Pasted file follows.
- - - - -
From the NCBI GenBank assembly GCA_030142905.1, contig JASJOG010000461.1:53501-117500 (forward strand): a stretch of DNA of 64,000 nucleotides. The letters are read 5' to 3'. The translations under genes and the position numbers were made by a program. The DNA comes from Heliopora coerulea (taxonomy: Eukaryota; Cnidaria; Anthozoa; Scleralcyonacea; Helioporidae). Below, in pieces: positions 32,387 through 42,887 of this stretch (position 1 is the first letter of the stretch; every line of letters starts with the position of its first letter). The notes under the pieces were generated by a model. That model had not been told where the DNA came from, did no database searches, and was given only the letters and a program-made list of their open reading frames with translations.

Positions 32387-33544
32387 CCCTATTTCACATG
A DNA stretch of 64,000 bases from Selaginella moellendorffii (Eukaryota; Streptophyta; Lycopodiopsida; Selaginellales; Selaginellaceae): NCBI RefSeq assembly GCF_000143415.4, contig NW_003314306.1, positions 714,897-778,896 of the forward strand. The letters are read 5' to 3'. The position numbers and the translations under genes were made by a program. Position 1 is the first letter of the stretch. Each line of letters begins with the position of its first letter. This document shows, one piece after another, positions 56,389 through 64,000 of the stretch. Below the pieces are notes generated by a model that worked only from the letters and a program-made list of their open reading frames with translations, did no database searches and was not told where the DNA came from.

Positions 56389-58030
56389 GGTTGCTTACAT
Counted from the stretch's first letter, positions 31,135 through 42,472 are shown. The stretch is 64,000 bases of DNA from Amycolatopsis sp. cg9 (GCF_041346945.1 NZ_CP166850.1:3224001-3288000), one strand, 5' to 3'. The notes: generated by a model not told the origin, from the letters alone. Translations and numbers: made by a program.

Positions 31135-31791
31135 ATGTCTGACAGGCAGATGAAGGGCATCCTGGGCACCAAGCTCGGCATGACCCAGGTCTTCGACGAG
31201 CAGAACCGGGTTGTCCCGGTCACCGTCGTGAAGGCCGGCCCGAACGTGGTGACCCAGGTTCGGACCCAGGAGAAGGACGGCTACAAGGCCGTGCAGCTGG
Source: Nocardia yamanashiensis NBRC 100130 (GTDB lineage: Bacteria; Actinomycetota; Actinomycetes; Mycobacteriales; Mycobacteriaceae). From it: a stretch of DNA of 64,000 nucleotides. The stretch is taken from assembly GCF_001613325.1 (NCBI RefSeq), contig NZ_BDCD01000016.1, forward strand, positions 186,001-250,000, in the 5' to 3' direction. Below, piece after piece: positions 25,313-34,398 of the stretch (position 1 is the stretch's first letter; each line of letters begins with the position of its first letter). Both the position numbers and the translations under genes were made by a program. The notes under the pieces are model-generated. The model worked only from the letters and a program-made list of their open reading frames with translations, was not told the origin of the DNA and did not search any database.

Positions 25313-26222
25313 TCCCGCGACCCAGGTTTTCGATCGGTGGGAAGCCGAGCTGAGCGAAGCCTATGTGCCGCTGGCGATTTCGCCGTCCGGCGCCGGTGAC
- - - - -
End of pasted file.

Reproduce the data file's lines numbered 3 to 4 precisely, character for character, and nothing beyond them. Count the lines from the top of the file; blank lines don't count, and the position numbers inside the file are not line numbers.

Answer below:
32387 CCCTATTTCACATG
A DNA stretch of 64,000 bases from Selaginella moellendorffii (Eukaryota; Streptophyta; Lycopodiopsida; Selaginellales; Selaginellaceae): NCBI RefSeq assembly GCF_000143415.4, contig NW_003314306.1, positions 714,897-778,896 of the forward strand. The letters are read 5' to 3'. The position numbers and the translations under genes were made by a program. Position 1 is the first letter of the stretch. Each line of letters begins with the position of its first letter. This document shows, one piece after another, positions 56,389 through 64,000 of the stretch. Below the pieces are notes generated by a model that worked only from the letters and a program-made list of their open reading frames with translations, did no database searches and was not told where the DNA came from.